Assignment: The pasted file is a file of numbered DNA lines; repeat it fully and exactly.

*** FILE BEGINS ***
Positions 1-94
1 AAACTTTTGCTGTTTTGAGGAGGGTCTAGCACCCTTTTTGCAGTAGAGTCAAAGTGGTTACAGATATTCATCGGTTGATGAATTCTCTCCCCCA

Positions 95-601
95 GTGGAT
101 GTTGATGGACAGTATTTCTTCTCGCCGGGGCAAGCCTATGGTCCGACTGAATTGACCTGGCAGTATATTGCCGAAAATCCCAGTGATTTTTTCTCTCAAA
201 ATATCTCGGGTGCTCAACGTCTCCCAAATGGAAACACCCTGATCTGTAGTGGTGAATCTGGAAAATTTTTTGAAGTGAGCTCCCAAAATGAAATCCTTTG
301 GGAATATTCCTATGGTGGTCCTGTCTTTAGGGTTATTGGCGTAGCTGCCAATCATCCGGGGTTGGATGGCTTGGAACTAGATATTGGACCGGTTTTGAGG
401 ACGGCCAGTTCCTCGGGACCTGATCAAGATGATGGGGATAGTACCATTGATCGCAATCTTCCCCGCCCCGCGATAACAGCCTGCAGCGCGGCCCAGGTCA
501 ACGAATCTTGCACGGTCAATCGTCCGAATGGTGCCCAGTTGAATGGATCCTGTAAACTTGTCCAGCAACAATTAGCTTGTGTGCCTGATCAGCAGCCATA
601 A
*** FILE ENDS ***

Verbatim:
Positions 1-94
1 AAACTTTTGCTGTTTTGAGGAGGGTCTAGCACCCTTTTTGCAGTAGAGTCAAAGTGGTTACAGATATTCATCGGTTGATGAATTCTCTCCCCCA

Positions 95-601
95 GTGGAT
101 GTTGATGGACAGTATTTCTTCTCGCCGGGGCAAGCCTATGGTCCGACTGAATTGACCTGGCAGTATATTGCCGAAAATCCCAGTGATTTTTTCTCTCAAA
201 ATATCTCGGGTGCTCAACGTCTCCCAAATGGAAACACCCTGATCTGTAGTGGTGAATCTGGAAAATTTTTTGAAGTGAGCTCCCAAAATGAAATCCTTTG
301 GGAATATTCCTATGGTGGTCCTGTCTTTAGGGTTATTGGCGTAGCTGCCAATCATCCGGGGTTGGATGGCTTGGAACTAGATATTGGACCGGTTTTGAGG
401 ACGGCCAGTTCCTCGGGACCTGATCAAGATGATGGGGATAGTACCATTGATCGCAATCTTCCCCGCCCCGCGATAACAGCCTGCAGCGCGGCCCAGGTCA
501 ACGAATCTTGCACGGTCAATCGTCCGAATGGTGCCCAGTTGAATGGATCCTGTAAACTTGTCCAGCAACAATTAGCTTGTGTGCCTGATCAGCAGCCATA
601 A